We already know that co-ops and condos are legally obligated to accommodate residents who need service animals, regardless of the building's pet policy, but what if the animal's service to the owner involves a whole lot of barking? Well, it may get a bit more complicated.
This is the problem at the center of a lawsuit in an Upper East Side co-op, where one family is facing eviction over a dog they say helps with their daughter's rare medical condition—mast cell activation syndrome, in which patients experience "unpredictable changes in blood pressure, rapid heartbeat and bouts of dizziness," the New York Daily News reports. Though the Woodards didn't purchase Olivia specifically as a service animal, the bearded collie apparently has an uncanny sense for when their daughter's blood pressure is about to spike. “You see it once and you think it’s a coincidence, but then it happens again and again," Andrew Woodard told the Daily News of their dog's unique abilities.
If you're planning to throw your lease out the window, some reasons are better than others.
It’s the kind of dilemma that plagues renters in a pricey city like New York: a plum job on the West Coast lands in your lap, but you’ve still got time left on your lease. You can’t miss the opportunity, but you definitely can’t foot the bill for those extra months of rent.
Well, you’re not alone. It turns out that most people who are breaking their leases are doing it because of their jobs, at least among users of Leasebreak, a listings website for short- to mid-term rentals.
We're of the mind that there's a lot to be learned from stock images—women love laughing alone with salads, strainers don't actually look too bad when worn as hats—and the apartment search is no exception. From what to look for in a broker (hint: a goatee) to packing best practices, we've consulted the wide world of stock photos for helpful visual demonstrations of every step of the apartment search. Think of it as a teachable moment.
In the market for a rental that doesn't come with a sky-high broker's fee attached? Head over to Naked Apartments to see a variety of no-fee and low-fee apartments with broker’s fees that top out at 9 percent (versus the typical 12 to 15 percent). We've rounded up current options in all five boroughs and in a variety of price ranges, and you can also search Naked Apartments by “no-fee” or “low-fee” to see more.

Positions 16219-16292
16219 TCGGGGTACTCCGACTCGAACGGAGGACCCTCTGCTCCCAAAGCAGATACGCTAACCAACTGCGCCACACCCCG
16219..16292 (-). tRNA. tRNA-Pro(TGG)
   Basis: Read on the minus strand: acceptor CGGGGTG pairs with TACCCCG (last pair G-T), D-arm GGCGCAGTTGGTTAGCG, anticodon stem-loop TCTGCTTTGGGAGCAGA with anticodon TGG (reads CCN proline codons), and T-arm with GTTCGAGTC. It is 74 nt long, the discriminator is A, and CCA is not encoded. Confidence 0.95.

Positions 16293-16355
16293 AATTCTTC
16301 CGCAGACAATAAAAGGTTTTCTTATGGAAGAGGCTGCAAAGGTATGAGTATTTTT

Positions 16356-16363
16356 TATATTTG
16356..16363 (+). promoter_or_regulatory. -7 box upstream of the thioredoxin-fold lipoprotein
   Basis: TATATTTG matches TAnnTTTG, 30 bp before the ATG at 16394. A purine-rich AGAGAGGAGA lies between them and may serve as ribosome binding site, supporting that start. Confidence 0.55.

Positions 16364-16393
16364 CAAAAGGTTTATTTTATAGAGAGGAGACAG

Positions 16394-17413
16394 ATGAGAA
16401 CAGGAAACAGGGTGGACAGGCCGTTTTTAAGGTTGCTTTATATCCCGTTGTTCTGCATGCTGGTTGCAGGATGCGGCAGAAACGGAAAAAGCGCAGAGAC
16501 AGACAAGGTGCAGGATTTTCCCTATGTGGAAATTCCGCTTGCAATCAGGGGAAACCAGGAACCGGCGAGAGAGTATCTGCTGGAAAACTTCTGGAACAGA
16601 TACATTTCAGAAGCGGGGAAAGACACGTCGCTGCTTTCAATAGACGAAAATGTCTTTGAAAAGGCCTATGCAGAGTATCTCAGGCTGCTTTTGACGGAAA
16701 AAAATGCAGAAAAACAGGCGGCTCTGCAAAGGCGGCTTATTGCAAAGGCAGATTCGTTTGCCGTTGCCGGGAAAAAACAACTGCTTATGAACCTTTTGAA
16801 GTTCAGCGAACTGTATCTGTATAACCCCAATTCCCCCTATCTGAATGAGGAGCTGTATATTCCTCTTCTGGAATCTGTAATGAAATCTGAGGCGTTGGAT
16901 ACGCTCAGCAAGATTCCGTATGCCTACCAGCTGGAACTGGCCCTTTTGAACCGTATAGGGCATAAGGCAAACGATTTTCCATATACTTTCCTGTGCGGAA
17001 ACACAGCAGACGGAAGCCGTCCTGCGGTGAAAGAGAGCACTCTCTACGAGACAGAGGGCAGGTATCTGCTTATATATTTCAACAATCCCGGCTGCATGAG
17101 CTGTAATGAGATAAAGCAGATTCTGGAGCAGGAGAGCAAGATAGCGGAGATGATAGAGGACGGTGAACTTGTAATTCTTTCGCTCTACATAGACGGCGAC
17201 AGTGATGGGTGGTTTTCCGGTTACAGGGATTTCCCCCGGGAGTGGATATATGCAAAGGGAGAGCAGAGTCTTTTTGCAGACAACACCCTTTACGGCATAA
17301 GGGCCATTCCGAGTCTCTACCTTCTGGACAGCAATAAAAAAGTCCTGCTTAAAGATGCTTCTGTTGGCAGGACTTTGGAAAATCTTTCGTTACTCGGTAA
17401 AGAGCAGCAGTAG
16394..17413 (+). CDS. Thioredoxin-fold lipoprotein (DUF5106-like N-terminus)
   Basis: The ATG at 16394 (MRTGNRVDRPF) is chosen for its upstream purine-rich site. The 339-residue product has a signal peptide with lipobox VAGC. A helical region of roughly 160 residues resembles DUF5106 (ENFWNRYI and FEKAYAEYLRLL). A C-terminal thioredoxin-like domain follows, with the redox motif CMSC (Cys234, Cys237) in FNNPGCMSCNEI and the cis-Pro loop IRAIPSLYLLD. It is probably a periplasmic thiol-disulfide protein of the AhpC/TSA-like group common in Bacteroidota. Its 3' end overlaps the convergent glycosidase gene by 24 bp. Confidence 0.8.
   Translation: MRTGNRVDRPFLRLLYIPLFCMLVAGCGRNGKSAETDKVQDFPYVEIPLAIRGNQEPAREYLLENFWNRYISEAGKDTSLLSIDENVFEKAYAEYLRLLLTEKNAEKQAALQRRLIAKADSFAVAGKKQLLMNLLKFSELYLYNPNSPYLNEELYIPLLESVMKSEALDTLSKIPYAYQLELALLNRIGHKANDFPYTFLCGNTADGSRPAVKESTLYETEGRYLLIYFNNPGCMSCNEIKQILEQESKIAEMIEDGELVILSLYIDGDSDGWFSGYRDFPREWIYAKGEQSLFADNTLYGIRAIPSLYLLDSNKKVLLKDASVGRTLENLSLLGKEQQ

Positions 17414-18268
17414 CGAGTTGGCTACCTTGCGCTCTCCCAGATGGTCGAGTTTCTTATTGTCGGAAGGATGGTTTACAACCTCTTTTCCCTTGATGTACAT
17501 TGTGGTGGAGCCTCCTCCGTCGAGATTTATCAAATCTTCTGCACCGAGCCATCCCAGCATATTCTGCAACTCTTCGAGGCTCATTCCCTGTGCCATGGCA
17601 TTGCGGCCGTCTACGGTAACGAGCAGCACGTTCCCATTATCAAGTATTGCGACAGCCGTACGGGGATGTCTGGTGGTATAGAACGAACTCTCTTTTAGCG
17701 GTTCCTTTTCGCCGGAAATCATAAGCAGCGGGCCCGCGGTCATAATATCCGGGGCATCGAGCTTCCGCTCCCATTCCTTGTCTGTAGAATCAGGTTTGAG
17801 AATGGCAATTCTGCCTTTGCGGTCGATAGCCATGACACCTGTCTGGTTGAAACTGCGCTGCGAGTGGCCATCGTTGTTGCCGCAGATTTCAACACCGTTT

At 56 Leonard in Tribeca, sales started in February 2013, and only two apartments are left. The developers expect to start closings next summer, says a broker on the marketing team.
In the new development world, buying a condo early in its sales cycle will likely get you the lowest prices. But just because the early bird supposedly gets the worm doesn't mean it's the best one. In fact, there are plenty of reasons to make your purchase after other buyers have already staked their claim. Here's why.
UPPER WEST SIDE, MANHATTAN: 1-bed, 1-bath co-op at 127 West 96th Street (between Amsterdam and Columbus). $569,000 + $938/mo maintenance charges.
Last week, Brooklyn blog BK to the Fullest touted a $565,000 Vanderbilt Avenue apartment as "the most affordable two-bedroom in Prospect Heights," and it got us to wondering what else is available across the city in this price range. Unsurprisingly, you'll be mostly limited to one-bedrooms in Manhattan (and in general, more co-op options than condo), but offerings expand significantly once you head uptown and to the outer boroughs.
Less is more when it comes to decorating a small apartment
On the one hand, the small size of most New York City apartments makes decorating a fairly manageable endeavor. On the other hand, making the most of a small space requires a certain amount of design savvy. Here, according to Apartment Therapy, are the top mistakes to avoid when putting together a tiny apartment.
The Real Estate Survival Guide for NYC Buyers, Sellers, Renters & Dwellers
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